Rail transit advocates often claim that new rail lines increase the value of properties near rail stations. While the Antiplanner is skeptical of many of these claims, a new report casts a dark light on such increased property values.
According to this report from the Dukakis Center for Urban Policy (yes, that Dukakis), increased property values push out low-income families that tend to be transit dependent and replace them with higher-income households who tend to own cars. This “undesirable neighborhood change,” the report argues, “is substantial enough that it needs to be managed whenever transit investments or improvements are being planned.”
From 5,000 miles away, it is difficult to tell what is going on in Stuttgart, Germany, where tens of thousands of people have taken to the streets in protest against a $6 billion plan to replace the city’s World War I-vintage train station. Is the main concern the cost? The loss of a historic structure? Or the city’s plan to locate a “true pedestrian haven” on the site of tracks that will be moved underground?
It is probably all of these. One anonymous protester calls the project “a grave for taxes,” and many argue that the money would be better spent on other activities. It was originally supposed to cost about $3 billion, but the price tag is now double that, and this doesn’t even count another $3 billion for a new “high-speed” rail line to the airport.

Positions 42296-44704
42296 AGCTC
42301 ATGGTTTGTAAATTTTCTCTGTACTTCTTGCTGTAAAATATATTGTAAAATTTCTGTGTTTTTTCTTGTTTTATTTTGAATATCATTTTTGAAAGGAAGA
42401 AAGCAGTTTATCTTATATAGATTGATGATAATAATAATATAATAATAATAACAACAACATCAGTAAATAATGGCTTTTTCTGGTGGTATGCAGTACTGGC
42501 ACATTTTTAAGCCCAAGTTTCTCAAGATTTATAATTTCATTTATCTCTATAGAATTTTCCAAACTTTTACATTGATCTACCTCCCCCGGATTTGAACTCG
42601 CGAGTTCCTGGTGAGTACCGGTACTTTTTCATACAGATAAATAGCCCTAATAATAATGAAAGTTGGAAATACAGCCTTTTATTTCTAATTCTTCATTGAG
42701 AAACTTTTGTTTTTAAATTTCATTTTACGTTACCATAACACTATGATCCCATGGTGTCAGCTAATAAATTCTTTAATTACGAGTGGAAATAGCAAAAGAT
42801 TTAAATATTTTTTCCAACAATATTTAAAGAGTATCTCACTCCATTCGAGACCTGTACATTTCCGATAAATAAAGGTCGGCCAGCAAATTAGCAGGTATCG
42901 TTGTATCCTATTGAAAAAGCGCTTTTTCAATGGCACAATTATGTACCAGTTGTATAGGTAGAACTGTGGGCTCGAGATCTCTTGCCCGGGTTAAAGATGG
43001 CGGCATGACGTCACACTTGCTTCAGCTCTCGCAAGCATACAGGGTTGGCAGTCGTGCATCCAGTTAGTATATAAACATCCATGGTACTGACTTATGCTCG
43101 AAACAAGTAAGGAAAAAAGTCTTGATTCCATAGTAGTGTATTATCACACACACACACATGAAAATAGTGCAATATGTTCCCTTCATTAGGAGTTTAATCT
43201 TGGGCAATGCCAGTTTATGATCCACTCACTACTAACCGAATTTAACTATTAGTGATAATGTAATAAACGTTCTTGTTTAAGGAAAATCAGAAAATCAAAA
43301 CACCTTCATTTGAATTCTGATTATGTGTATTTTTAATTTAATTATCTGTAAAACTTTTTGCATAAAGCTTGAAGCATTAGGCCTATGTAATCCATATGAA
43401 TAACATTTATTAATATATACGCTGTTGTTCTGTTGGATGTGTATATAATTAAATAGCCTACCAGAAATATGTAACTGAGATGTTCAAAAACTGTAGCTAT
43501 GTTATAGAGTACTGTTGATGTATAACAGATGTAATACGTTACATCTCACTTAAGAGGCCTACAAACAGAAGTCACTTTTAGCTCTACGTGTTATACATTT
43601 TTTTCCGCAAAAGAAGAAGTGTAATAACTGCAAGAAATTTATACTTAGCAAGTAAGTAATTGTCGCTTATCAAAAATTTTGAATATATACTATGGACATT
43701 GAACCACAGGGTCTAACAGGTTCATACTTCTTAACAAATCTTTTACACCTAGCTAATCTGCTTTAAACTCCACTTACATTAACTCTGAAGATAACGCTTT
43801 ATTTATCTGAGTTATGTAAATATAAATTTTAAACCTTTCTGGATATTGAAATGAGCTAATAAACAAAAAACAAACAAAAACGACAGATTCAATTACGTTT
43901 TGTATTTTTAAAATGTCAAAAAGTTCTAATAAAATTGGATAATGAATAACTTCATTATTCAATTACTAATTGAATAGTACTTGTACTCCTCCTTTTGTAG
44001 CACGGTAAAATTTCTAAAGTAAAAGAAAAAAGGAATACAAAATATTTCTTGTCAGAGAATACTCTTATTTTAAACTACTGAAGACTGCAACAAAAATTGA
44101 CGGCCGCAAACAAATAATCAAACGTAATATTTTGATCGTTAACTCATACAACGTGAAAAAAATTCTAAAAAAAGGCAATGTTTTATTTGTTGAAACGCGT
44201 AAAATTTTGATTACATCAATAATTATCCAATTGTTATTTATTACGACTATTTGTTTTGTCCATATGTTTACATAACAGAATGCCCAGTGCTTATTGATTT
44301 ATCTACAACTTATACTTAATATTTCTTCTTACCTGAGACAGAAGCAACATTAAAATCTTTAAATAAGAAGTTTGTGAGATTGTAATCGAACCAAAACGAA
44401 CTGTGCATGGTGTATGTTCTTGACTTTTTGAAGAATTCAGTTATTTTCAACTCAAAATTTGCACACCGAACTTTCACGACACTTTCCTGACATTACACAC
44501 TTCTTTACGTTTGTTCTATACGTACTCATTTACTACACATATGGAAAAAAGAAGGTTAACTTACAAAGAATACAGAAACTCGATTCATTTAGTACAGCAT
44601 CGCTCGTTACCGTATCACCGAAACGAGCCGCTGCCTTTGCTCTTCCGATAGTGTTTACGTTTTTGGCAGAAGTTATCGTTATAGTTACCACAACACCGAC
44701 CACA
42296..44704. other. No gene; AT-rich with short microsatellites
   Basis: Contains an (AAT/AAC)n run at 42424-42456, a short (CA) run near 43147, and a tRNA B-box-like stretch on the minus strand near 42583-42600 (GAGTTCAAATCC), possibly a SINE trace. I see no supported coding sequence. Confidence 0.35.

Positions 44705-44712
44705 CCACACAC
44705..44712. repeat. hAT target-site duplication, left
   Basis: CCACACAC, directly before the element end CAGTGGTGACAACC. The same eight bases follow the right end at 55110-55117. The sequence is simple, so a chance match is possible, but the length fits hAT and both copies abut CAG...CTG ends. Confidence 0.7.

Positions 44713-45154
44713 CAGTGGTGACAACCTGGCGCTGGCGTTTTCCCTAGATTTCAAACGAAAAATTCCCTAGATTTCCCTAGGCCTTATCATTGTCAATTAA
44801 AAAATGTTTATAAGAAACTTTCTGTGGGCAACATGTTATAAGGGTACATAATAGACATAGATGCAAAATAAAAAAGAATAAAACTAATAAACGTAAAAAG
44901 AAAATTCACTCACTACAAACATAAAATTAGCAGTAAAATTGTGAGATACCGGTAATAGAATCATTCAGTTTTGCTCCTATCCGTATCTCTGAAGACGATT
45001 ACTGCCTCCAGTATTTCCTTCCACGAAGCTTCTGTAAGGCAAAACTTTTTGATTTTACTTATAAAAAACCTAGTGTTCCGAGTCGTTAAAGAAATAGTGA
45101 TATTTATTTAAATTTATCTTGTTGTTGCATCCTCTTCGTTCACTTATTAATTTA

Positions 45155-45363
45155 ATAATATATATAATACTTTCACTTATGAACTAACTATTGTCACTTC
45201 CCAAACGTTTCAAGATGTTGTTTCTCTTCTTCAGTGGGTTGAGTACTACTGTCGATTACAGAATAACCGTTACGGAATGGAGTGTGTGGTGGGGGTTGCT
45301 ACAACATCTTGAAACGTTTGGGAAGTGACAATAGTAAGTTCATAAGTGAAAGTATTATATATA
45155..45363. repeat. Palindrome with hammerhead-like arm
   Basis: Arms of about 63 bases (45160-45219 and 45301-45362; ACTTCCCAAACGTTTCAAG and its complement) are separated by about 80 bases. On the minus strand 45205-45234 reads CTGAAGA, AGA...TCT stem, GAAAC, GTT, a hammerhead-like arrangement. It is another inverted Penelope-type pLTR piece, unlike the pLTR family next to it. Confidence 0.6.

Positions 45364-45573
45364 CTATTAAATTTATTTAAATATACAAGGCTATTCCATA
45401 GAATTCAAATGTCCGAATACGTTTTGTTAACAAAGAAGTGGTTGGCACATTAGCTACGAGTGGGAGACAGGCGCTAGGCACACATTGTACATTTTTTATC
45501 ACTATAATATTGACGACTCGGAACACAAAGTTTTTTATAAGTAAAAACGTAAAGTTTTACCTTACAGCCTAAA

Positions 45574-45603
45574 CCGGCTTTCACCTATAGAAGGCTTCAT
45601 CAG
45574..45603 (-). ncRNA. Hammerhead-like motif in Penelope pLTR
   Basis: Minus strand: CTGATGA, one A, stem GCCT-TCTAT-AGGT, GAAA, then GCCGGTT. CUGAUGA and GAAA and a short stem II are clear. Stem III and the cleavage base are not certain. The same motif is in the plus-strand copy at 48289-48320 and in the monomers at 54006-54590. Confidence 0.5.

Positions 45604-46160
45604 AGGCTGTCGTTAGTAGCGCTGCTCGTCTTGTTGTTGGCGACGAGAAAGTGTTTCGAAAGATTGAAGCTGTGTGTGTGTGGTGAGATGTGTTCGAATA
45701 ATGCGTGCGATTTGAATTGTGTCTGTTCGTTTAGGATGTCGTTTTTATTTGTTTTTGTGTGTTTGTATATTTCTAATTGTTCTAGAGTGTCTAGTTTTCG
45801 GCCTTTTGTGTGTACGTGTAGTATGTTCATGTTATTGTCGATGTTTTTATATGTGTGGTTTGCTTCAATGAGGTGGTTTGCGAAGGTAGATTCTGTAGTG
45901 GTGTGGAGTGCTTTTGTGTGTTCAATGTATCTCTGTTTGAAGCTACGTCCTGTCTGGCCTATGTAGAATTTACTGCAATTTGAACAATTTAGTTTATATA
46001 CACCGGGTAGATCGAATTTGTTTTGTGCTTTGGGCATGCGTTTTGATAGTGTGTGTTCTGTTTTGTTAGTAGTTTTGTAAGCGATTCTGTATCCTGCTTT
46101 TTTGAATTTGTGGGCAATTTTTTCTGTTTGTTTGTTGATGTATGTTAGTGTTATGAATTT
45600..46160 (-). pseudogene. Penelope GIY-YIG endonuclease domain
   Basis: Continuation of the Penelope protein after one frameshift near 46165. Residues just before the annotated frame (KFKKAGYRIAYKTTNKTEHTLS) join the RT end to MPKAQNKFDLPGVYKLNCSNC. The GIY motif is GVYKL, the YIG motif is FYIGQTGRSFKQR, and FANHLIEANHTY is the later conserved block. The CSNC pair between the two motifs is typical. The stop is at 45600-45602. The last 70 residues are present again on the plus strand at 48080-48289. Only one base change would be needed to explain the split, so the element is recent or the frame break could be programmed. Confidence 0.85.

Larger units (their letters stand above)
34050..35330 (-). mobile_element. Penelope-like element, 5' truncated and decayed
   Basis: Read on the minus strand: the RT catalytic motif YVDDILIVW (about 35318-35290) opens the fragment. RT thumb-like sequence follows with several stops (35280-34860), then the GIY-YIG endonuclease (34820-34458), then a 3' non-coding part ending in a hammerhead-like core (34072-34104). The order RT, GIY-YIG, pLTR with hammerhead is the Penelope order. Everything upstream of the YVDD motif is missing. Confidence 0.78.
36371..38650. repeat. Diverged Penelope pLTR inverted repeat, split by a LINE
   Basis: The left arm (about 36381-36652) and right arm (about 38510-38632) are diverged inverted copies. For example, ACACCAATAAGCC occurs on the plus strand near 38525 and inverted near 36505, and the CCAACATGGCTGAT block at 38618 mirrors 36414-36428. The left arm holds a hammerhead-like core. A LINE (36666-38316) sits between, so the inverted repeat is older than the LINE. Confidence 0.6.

Detroit is America’s eleventh-largest urban area and (unless you count the insipid people mover) the largest without rail transit. So, naturally, the city suffers from light-rail envy. In 2008, the mayor promised a Detroit-to-Ann Arbor commuter train by October 25, 2010–a promise that, since then, has been deferred indefinitely.
The city also wants to build a light-rail line up Woodward Avenue (home of the Woodward Dream Cruise in which people show off classic cars). This leads the Antiplanner’s faithful allies at the Reason Foundation to ask: Why?
In Best-Laid Plans, the Antiplanner argues that cities are too complicated to plan, so anyone who tries to plan them ends up following fads and focusing on one or two goals to the near-exclusion of all else. The current fad is to reduce per capita driving by increasing density and spending money on rail transit.
The logical end product of such narrow-minded planning is illustrated by a SimCity constructed by Vincent Ocasla, an architecture student from the Philippines. His goal was to build the densest possible SimCity, and the result is a landscape that is almost entirely covered by high-rise towers used for both residences and work. There are no streets and residents travel either on foot or by subway. There is little need for travel, however, as most residents live in the same tower in which they work.
The Antiplanner was looking forward to seeing Volkswagen run a driverless Audi up the windy Pikes Peak Road at racing speeds last month. Unfortunately, this test was postponed by a crash — not of the driverless car but of a helicopter that was aiming to photograph the test. (Maybe someone should develop a pilotless helicopter.)
Meanwhile, Google has been test driving a driverless Prius in California. The car obeys all traffic laws and avoids collisions with other cars and pedestrians. (The one accident was when it was stopped at a light and rear-ended by another vehicle.)